Enough, as it turned out, was not enough.
Not for the Nashville Predators, who looked better equipped and seemed better prepared in 2011-12 to make a run at the Stanley Cup than at any other time in their franchise history. When judged by how far they progressed in the postseason, though, they ultimately were no better than a year ago.
“As a team, we — for sure — had enough skill and enough talent and enough leadership … and enough experience and all that stuff,” goalie Pekka Rinne said. “So there’s no excuses, for sure.
“It’s just pure disappointment.”
Pretty much from the moment they entered the NHL the Predators faced a maddening series of “ifs.” If they could inject some high-end skill into the lineup, if they had the wherewithal to add talent for the stretch run, if they had a reliable power play, if the team could figure out a way to overcome the traditionally strong franchises such as Detroit and so on and so on, they might actually be a legitimate championship contender.
Now, after a five-game flameout against the Phoenix Coyotes, there is a new set of “ifs.” If only anyone knew exactly what they are.
“I’m sure we’ll take a look at things at the start of [next] year,” captain Shea Weber said. “I think we accomplished a lot of goals, but obviously, still the ultimate goal is not achieved.
“Hopefully one day it will be.”
This was the season that Nashville brought back the most gifted, homegrown offensive player in franchise history, Alexander Radulov. He made it back from Russia after four years just in time to play the final nine games of the regular season and — right on cue — he produced several moments fit for a highlight reel.
The roster was bolstered at the trade deadline with the additions of forwards Andrei Kostitsyn and Paul Gaustad and defenseman Hal Gill. All of them were accomplished players who brought a unique skill that enhanced the lineup in some way.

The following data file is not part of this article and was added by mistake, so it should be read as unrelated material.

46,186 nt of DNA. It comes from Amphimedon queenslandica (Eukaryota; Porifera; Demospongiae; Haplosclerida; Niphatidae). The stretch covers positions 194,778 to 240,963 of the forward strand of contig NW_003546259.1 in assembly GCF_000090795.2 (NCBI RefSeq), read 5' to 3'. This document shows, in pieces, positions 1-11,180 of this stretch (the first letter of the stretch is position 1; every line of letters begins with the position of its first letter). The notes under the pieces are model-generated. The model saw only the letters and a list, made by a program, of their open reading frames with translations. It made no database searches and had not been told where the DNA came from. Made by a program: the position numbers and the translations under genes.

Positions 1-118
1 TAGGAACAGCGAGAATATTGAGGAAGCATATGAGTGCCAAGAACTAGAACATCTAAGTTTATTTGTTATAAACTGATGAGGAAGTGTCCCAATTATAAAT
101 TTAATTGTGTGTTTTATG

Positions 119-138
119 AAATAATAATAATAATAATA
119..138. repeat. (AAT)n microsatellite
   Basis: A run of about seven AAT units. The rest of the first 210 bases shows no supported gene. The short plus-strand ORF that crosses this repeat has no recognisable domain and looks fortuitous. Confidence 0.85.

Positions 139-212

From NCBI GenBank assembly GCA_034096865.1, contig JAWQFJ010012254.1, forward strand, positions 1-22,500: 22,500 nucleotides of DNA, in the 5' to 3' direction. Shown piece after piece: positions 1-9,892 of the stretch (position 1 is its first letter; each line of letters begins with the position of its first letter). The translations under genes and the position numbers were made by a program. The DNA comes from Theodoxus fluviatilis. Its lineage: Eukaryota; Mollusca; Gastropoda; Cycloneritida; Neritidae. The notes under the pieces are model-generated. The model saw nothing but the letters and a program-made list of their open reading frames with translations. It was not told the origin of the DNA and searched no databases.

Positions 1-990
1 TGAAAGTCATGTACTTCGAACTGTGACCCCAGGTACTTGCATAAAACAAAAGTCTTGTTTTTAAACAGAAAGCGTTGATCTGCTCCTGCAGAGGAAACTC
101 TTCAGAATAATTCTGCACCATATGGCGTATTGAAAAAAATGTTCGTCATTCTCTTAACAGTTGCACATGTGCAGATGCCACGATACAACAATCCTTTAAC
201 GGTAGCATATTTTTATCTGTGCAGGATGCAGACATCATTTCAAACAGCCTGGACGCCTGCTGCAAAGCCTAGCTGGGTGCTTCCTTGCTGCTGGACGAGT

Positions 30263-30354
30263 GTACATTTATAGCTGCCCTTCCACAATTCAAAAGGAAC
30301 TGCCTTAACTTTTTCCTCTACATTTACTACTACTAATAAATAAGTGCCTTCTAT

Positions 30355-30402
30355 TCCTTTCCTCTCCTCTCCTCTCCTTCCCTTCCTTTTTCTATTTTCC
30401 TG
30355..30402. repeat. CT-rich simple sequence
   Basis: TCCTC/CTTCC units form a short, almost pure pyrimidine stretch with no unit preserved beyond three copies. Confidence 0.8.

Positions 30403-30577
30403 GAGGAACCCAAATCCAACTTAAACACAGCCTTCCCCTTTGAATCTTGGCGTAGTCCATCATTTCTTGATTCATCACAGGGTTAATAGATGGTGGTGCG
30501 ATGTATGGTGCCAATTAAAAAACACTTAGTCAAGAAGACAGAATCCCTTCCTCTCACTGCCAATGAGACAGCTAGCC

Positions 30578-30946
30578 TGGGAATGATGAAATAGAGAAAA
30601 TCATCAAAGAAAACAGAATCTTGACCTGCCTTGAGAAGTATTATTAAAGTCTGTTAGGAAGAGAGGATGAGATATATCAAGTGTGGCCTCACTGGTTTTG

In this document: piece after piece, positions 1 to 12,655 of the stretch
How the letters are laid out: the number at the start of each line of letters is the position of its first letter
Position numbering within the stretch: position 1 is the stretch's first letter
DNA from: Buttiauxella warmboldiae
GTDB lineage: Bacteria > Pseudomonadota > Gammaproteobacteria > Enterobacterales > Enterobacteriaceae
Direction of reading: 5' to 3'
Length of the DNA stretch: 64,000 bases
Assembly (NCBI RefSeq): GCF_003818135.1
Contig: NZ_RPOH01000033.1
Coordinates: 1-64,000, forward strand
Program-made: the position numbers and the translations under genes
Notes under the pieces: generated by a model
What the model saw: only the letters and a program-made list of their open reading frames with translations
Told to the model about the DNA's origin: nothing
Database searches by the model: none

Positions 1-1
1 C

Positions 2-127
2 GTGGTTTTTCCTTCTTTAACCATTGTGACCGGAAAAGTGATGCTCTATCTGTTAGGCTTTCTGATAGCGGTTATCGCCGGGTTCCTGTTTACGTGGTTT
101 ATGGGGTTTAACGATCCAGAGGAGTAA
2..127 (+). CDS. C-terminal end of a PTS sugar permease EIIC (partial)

Even before those changes, the Predators had one of the most productive power plays in the league. In a startling transformation, a unit that had finished among the NHL’s bottom 10 nine times in 12 seasons, including each of the previous four, led the league with a franchise-record success rate of 21.6.
Through it all, the team remained committed to its defense-first, well-structured approach as evidenced by the seven-year, $49 million deal it struck with Rinne in November.
After all of that, as if by divine intervention, the Predators came face-to-face with the Red Wings at the start of the postseason … and routed them.
With all the ”ifs” having been addressed, then all that was left was to track down the trophy. Or so it seemed.
“We knew that we were as good as anybody in the league,” defenseman Ryan Suter said. “So it makes it hurt a little bit more when you realize that you really had a great shot to battle for the Cup.
“Going into the playoffs you think, ‘OK, if we can beat Detroit and get things going we’re going to have a good chance to do something special.’ We beat Detroit and then we kind of had a letdown against Phoenix. … Taking nothing away from them, they have a good team and they played well, but I think we underachieved.”
So with the sudden start of the offseason there is this: If this team, with all that it accomplished and all that it offered in terms of talent and depth, can’t win more than one game in the second round, then what else can, or must it do?
“I thought we played well enough to win,” Rinne said. “But, obviously, it didn’t happen.”
For most, “well enough” is no longer enough.